Tuesday, June 4, 2013

Just One of Many Things Men Can Learn From Women: Oral Health

We've known for years that women outlive men — and we've known for years that good oral health translates rather directly into good overall health, including a longer life. What we've found out relatively recently is that those two facts might actually be related.

A study published in the April 2011 Journal of Periodontology examined the oral health habits of men vs. women, and discovered that one of the best ways to improve your oral health habits is to have a second X chromosome. On average:
  • Men brush their teeth 1.9 times per day — women: 2.5
  • Men lose 5.4 teeth by age 72 — women: 3.2
  • 53.1% of men said they have concerns about visiting the dentist — women: 41.1%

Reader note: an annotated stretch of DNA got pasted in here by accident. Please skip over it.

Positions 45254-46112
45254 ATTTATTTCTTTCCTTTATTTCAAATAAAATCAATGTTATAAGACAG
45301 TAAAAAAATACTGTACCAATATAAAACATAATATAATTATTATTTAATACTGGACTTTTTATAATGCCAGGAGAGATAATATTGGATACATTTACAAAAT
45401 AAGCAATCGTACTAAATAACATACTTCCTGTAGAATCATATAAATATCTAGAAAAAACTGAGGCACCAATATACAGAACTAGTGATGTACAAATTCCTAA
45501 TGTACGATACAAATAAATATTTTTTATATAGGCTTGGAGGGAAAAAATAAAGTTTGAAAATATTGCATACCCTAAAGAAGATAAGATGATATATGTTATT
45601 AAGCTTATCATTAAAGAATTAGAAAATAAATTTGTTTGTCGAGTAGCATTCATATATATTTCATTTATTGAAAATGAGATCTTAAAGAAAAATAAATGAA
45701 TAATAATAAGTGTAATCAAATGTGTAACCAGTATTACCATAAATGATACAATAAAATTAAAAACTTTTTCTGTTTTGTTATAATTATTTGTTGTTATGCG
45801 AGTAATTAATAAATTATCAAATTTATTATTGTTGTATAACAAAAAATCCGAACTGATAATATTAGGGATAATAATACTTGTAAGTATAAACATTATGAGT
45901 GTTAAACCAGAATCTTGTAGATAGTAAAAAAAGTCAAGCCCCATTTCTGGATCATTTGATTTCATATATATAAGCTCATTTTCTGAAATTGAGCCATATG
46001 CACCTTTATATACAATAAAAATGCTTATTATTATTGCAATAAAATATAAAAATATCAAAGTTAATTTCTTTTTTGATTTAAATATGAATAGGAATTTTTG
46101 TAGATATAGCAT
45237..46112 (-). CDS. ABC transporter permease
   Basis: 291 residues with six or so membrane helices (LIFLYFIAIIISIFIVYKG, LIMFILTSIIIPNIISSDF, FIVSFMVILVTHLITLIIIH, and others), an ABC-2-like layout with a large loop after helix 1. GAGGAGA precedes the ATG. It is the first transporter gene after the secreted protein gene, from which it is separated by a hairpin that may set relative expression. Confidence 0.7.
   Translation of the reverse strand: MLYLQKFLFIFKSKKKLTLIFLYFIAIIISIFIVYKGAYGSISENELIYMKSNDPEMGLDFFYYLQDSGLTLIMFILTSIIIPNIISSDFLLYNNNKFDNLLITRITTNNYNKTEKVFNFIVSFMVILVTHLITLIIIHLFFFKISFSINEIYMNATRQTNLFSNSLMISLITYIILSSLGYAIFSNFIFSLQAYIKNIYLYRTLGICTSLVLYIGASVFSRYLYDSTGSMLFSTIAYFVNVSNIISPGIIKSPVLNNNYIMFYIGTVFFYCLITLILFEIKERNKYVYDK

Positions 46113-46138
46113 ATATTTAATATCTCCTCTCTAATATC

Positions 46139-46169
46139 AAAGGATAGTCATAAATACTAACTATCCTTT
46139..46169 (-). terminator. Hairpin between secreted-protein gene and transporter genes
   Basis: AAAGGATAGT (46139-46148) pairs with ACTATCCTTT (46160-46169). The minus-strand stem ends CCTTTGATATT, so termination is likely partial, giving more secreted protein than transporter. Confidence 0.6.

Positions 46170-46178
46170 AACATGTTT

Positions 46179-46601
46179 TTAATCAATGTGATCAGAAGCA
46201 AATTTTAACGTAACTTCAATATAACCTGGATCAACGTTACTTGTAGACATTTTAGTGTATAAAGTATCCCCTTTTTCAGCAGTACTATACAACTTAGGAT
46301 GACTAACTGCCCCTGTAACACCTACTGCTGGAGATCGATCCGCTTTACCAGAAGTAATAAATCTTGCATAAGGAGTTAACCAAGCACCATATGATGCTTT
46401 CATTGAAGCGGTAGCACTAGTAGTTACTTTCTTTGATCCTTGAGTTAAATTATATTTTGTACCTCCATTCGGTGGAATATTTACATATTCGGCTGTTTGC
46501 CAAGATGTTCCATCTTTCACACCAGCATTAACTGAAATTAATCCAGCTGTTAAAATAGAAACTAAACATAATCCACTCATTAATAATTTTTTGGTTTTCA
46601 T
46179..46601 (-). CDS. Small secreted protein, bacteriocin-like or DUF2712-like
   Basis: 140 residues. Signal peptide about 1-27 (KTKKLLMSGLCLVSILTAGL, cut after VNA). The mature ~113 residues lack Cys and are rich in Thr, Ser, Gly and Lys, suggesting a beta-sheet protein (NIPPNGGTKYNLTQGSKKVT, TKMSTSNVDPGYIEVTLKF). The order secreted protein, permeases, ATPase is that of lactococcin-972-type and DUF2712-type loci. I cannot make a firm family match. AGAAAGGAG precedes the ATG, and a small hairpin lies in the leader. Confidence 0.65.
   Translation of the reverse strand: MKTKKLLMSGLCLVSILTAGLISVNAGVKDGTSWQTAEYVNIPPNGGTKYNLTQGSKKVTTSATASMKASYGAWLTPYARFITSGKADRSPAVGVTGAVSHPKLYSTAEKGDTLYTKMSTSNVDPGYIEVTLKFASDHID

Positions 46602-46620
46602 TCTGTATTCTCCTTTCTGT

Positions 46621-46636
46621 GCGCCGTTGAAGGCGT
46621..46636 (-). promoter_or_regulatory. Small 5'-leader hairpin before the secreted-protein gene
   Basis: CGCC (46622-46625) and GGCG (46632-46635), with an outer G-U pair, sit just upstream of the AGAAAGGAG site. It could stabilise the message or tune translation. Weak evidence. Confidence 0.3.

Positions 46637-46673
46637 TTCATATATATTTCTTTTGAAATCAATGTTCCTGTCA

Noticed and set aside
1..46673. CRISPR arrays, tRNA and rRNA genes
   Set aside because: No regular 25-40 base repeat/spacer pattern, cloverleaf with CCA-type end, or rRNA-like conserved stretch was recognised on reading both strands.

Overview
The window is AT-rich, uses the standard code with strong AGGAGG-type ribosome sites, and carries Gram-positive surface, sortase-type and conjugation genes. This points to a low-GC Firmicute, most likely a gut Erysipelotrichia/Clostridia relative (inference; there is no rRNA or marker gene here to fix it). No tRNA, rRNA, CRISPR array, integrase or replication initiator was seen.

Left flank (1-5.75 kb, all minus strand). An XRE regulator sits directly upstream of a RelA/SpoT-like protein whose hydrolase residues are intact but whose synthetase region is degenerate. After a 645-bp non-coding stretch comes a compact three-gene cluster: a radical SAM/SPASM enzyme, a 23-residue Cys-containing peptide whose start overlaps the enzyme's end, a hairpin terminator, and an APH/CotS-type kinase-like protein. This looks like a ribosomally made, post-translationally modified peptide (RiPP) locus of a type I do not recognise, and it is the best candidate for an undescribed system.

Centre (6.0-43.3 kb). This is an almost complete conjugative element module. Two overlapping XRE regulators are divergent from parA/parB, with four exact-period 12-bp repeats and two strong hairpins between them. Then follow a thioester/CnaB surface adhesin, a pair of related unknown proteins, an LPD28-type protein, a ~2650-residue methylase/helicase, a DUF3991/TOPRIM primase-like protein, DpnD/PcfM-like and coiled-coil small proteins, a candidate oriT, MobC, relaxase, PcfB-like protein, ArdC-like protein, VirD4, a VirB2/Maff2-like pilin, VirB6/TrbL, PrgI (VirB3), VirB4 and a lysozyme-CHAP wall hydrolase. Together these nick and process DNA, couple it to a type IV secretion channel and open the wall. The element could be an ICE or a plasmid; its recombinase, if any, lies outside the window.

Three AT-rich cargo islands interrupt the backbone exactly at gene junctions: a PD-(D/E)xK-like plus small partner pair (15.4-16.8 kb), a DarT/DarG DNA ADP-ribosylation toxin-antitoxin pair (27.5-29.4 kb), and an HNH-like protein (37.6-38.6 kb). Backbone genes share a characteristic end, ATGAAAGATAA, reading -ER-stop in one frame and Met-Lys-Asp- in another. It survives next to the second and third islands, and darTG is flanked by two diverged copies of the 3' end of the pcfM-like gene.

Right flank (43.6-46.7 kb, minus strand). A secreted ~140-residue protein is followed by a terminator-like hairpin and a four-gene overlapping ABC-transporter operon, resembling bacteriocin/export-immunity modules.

• 57.6% of men said they only went to the dentist when they had a toothache — women: 46.9%
  • 61.2% of men said they "brush each tooth carefully" — women: 77.7%
The list of statistics goes on and on, but the implicit truth is clear; women pay more attention to their oral health than men. While no one is saying that the extra attention they give their oral health leads directly to women's longer lifespans, it certainly has merit as a contributing factor.

Among other things, that's because oral and throat cancer (caused by gum disease) is significantly more common in men than in women. Again, there's no evidence that the difference in cancer rates is directly related to the lack of attention the average man pays to his oral health, but it's a fairly easy conclusion to draw.

Some experts have argued that the extra care women take with their teeth is largely undone by the effects that progesterone has on increasing one's vulnerability to gum disease. The ladies at Dr. Johnson's office, on the other hand, think it's an opportunity for the men in our lives — one of many ways that, if they were just a little more like us, they might be a bit better off.

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